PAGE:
I love reading, but I read primarily to learn (rather than to escape reality), and I'm a turbulent ISTJ, which means I'm naturally drawn to books/activities that force growth. In my case, I haven't read hardly any classics as I prefer non-fiction, but I do have a few classics I'd like to get to because I think they'll challenge me in some way and I think I'll enjoy them. I wouldn't necessarily describe myself (or anyone else) as well-read, because there's always another challenge around the corner. At the same time, if someone were to tell me that I'm not well-read, I'd probably roll my eyes and disagree. I hate those lists that state what a person "should" read before they die.

I think reading for growth is a key aspect of being well-read, which is why I wouldn't consider a person to be well-read if they only ever read one genre or if they read books for school only and quit reading after graduation. And by reading for growth, I don't even mean consciously choosing "hard" books but rather that a person is thinking about what they're reading and it's not just going in one eyeball and out the other.

I know some people use the terms "widely read" or "reading diversely," but I think that's just getting into semantics and those terms come with all the same questions/problems.

Belinda's Book Nook says:

Thank you, thank you, thank you!! I feel the same. I love talking to people about books and I even joined Litsy several months back. I thought it was great until about a month ago and a lot of the people that I friended feel the need to "share" their completed list for the read harder challenge or share the huge number of books they read. I always think about intention when I read posts or listen to Booktube and often something is trying to be proved. It totally turns me off. The stories that we read lose the focus and the number of subscribers or books read per month is the emphasis. Thanks for your video. It will hopefully help be the catalyst for change.

Alia says:

Subjective is good! Authors put their views and things they've learned through experience in their novels, and I want access to all of that. I want to learn it. I'm not interested in other people's opinion of what reading makes me.

I'd guess there is a 0,1% of readers who never would come to YouTube because they are too busy reading.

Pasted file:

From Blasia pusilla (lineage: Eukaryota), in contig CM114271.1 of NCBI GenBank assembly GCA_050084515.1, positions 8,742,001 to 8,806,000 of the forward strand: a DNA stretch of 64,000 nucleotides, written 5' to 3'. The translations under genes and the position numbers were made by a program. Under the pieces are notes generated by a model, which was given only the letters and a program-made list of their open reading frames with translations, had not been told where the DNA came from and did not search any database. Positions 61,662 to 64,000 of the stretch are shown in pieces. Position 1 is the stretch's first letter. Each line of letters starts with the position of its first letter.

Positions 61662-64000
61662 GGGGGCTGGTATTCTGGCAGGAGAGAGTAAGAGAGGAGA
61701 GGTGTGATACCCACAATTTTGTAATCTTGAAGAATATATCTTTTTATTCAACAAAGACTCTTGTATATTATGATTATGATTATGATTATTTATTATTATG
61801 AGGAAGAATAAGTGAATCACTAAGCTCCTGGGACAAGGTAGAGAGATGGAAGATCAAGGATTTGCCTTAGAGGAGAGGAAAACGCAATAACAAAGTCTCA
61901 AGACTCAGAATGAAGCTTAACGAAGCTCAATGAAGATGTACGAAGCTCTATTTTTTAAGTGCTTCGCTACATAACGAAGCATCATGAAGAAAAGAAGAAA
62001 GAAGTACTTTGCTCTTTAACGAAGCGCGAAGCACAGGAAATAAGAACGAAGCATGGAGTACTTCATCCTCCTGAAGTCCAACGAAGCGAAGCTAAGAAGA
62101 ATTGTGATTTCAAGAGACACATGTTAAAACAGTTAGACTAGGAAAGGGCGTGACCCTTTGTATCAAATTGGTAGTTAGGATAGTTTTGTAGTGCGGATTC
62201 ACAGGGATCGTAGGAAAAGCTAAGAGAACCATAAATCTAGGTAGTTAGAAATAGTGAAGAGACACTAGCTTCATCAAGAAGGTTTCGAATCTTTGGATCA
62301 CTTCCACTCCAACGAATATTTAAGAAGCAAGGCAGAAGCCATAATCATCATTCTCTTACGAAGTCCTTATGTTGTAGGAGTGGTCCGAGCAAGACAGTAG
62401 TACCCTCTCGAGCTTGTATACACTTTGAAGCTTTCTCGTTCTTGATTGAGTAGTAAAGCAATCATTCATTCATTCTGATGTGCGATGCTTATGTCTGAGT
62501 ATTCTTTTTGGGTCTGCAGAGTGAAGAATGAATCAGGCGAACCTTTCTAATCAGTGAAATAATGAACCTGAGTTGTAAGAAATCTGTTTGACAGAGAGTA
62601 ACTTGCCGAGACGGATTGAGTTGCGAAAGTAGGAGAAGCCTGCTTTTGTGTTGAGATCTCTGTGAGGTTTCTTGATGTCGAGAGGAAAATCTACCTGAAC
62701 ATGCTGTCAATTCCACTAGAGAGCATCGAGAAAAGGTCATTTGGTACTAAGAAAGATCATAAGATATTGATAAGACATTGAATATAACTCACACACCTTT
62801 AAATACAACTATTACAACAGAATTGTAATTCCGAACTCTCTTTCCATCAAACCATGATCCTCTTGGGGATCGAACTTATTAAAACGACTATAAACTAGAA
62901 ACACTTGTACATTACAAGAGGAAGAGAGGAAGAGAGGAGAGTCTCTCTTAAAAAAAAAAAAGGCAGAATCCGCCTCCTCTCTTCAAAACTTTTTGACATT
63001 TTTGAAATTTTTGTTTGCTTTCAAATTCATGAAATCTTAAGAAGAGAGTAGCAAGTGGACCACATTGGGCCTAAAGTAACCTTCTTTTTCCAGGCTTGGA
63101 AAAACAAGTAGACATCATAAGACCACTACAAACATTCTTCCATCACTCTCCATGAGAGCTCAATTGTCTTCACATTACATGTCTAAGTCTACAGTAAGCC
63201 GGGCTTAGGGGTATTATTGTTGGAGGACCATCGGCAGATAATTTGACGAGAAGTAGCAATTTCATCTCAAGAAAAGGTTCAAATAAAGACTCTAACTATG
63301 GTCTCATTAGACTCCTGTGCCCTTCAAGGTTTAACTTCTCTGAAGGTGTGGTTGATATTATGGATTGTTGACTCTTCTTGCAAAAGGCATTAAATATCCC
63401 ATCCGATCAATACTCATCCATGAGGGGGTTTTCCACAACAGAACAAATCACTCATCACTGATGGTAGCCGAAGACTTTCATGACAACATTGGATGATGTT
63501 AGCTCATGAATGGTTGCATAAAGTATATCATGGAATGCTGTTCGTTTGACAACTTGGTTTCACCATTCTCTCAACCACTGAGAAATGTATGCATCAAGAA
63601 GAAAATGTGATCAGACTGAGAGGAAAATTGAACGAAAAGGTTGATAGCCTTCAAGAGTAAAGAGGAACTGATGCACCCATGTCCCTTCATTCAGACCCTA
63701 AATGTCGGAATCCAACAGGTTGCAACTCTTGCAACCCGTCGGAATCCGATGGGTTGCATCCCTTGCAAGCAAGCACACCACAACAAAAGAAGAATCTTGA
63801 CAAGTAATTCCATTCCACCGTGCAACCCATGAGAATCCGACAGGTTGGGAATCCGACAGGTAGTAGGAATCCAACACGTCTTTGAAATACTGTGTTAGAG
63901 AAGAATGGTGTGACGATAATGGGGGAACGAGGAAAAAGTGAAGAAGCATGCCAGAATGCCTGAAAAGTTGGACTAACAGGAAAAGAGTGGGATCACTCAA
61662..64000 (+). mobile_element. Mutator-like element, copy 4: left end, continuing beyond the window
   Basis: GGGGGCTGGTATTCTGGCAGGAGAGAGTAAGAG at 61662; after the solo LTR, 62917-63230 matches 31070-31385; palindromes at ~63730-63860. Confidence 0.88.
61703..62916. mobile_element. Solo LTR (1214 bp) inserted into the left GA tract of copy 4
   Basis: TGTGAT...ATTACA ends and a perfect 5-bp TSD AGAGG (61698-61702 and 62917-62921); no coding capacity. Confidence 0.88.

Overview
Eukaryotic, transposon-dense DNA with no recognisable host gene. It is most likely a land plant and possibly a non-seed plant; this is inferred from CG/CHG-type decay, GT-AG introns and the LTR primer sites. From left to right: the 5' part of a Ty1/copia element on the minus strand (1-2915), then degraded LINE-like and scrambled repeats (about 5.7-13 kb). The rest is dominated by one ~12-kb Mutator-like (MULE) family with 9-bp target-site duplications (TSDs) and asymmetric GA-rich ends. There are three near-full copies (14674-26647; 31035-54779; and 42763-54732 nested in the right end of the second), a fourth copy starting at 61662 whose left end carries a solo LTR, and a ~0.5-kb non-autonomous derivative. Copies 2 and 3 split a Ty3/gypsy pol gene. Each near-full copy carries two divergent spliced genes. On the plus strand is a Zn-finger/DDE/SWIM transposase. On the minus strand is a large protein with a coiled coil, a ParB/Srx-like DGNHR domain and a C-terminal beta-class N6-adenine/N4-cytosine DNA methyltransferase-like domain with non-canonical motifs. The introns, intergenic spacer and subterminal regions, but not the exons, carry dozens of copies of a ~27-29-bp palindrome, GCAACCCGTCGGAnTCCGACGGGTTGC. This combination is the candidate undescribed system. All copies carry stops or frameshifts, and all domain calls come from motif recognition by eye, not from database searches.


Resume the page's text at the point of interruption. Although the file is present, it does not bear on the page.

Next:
1book1review says:

Honestly, your opinion surprised me a lot. For me well read mainly means having a broad knowledge of literature and being able to understand what you read. In that sense reading diversly is a huge part of it, which is important to you. I don't have a list of books you have to have read to be well read, I think similar to Nancy, to be well read you have to read a little bit of everything and think about what you read.
I think to be well read is a highly personal goal and hard to compare. Like you said what I consider to be well read others might consider as just touching the surface.
It is nothing I worry about anymore on a conscious level as I consider myself well read, but when I was at university that was more of a conscious goal. You know how I like to understand references, and the more you've read the more you understand. That's what pushes me.
When it comes to doing it for others, I don't but we all judge people who don't read (even if we try not to) as we don't understand it and I think that is from our innate desire to be well read.

The Owlery Books says:

Wow, such an amazing and insightful video!!

Rose Reads says:

To me 'well-read' has always sounded flat and boring like you've worked your way through a check-list of the 100 top books, and sometimes that's useful to create a grounding/foundation in literature, but it doesn't show much creativity or free-thinking. Great discussion video btw! It really made me think 🙂